Eminent Chinese of the Ch'ing Period/Wang Ch'ang
WANG Ch'ang 王昶 ( 德甫, 述庵, 蘭泉), Jan. 6, 1725–1806, July 22, scholar and official, was a native of Ch'ing-p'u, Kiangsu. In 1749 he entered the Tzŭ-yang (紫陽) Academy at Soochow. Two years later his poems were included in the anthology of verse by seven students of the Academy (see under Wang Ming-shêng), edited by the principal, Shên Tê-ch'ien [q. v.]. In 1754 he went to Peking and was employed by Ch'in Hui-t'ien [q. v.] to assist in compiling the latter's work, Wu-li t'ung-k'ao. In the same year he passed the examination for chin-shih, but as he failed to enter the Hanlin Academy he became disheartened and, after lingering for some time in Peking and in Tsinan, returned to Ch'ing-p'u. Late in 1756 he went to Yangchow and taught the sons and grandsons of Lu Chien-tsêng [q. v.], the salt commissioner. In the following year he competed in the special examination granted by Emperor Kao-tsung at Nanking in the course of the latter's second tour of Kiangnan and Chekiang. He received the highest grade at the examination and was appointed a secretary of the Grand Secretariat, a post he assumed late in 1758.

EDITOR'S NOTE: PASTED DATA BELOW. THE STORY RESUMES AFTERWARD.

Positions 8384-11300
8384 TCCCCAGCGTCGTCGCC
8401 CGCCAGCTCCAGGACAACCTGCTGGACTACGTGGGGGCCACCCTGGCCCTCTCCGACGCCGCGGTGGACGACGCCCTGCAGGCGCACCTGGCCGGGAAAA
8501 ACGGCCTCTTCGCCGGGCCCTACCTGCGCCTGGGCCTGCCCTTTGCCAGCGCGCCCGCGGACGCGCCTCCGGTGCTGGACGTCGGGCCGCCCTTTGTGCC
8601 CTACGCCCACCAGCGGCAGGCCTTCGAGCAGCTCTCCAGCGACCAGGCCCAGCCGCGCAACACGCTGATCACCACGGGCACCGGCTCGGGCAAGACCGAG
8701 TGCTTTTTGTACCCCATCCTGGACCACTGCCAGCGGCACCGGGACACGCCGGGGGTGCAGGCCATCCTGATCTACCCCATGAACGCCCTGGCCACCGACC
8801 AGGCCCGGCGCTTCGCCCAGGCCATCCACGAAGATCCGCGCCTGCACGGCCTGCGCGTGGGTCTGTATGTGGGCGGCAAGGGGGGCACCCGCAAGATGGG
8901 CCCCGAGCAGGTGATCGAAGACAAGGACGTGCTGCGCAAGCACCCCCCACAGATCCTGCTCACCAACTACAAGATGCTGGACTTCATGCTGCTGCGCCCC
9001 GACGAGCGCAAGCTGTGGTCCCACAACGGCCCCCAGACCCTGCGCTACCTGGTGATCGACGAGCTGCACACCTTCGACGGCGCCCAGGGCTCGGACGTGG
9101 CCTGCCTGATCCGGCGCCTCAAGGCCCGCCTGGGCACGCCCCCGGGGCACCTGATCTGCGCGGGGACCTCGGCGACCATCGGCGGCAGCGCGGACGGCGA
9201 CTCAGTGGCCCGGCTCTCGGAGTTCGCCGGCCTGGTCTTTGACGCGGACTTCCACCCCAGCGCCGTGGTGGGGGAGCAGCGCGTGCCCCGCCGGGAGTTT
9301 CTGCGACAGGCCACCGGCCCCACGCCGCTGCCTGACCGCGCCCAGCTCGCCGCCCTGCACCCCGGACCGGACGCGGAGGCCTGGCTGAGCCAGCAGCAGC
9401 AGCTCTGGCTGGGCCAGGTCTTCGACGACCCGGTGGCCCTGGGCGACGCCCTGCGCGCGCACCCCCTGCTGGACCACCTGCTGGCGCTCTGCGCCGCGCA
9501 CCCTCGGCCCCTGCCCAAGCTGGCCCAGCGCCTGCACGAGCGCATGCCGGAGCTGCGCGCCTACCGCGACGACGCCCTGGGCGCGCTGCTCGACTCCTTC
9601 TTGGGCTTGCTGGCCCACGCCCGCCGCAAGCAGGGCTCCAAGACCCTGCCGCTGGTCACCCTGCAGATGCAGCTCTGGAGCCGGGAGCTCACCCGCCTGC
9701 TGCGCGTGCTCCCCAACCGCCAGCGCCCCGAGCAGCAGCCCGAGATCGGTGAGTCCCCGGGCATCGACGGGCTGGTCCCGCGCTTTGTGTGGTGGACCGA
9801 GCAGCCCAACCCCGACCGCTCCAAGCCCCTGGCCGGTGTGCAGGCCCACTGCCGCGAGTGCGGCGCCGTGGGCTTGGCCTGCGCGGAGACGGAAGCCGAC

During his stay of about ten years in Peking Wang made the acquaintance of many famous scholars of the time and participated in the compilation of several official works, particularly the 西域同文志 Hsi-yü t'ung-wên chih, 24 chüan (completed in 1766), a dictionary of the languages of the Eleuths, Mohammedans, Tibetans, and natives of Kokonor. He also served (1767) in a project for collecting all the incantations or magical formulae 咒 in the Tripitaka and editing them in Manchu, Chinese, Mongolian and Tibetan. His task was to help the lamas to choose the appropriate Chinese characters for the transcriptions. This work, entitled 滿漢蒙古西番合璧大藏全咒 Man Han Mêng-ku Hsi-fan ho-pi Ta-tsang ch'üan-chou, 88 chüan, includes the following appendices: 同文韻統 T'ung-wên yün-t'ung, 6 chüan, a list of standard works or alphabets used in transliterating from one language to another; 字母讀法 Tzŭ-mu tu-fa, 1 chüan, an aid to the pronunciation of the alphabets; and 讀咒法 Tu-chou fa, 1 chüan, about the ways to chant the charms. In the meantime he served in the Grand Secretariat, first as a secretary (1758–59) and then as an extra sub-reader (1759–63). After 1759 he served concurrently as a secretary in the Grand Council. In 1763 he was transferred to the Board of Punishments, and a year later was made a second class secretary. By quick promotion he became, within three years, director of a department (1767). However, in 1768 he was indicted and discharged for divulging state secrets to Lu Chien-tsêng when the latter was being accused of corruption. Involved in the same case were Wang's friends, Chi Yün [q. v.] and Chao Wên-chê (see under Wang Ming-shêng). Chi was banished, but Wang and Chao were permitted to redeem themselves by serving in a literary capacity on the staff of A-kuei [q. v.], the newly appointed governor-general of Yunnan and Kweichow and successor to Ming-jui [q. v.] in directing the campaign against Burma. For three years (1768–71) Wang accompanied A-kuei wherever he went, even on the expedition to Burma in 1769. When A-kuei was discharged in 1771 and Wên-fu (see under A-kuei) appointed in his stead, Wang and Chao were assigned to serve Wên-fu in the same capacity. When the army in Yunnan was transferred to Szechwan to fight against the Chin-ch'uan rebels, Wên-fu took A-kuei, Wang and Chao with him. In 1772 A-kuei was reinstated in officialdom and was made commander of the southern route army while Wên-fu commanded the main army which attacked from the east. Wang accompanied A-kuei while Chao remained with Wên-fu. This was fortunate for Wang because Chao and Wênfu and a large number of men were killed in the defeat at Mu-kuo-mu (1773). As assistant to A-kuei who then became commander-in-chief, Wang composed most of the latter's memorials to the throne. After several years of fighting, the Chin-ch'uan area was finally conquered in 1776. Wang returned to Peking with the victorious commanders who were received by the Emperor with splendid ceremonies.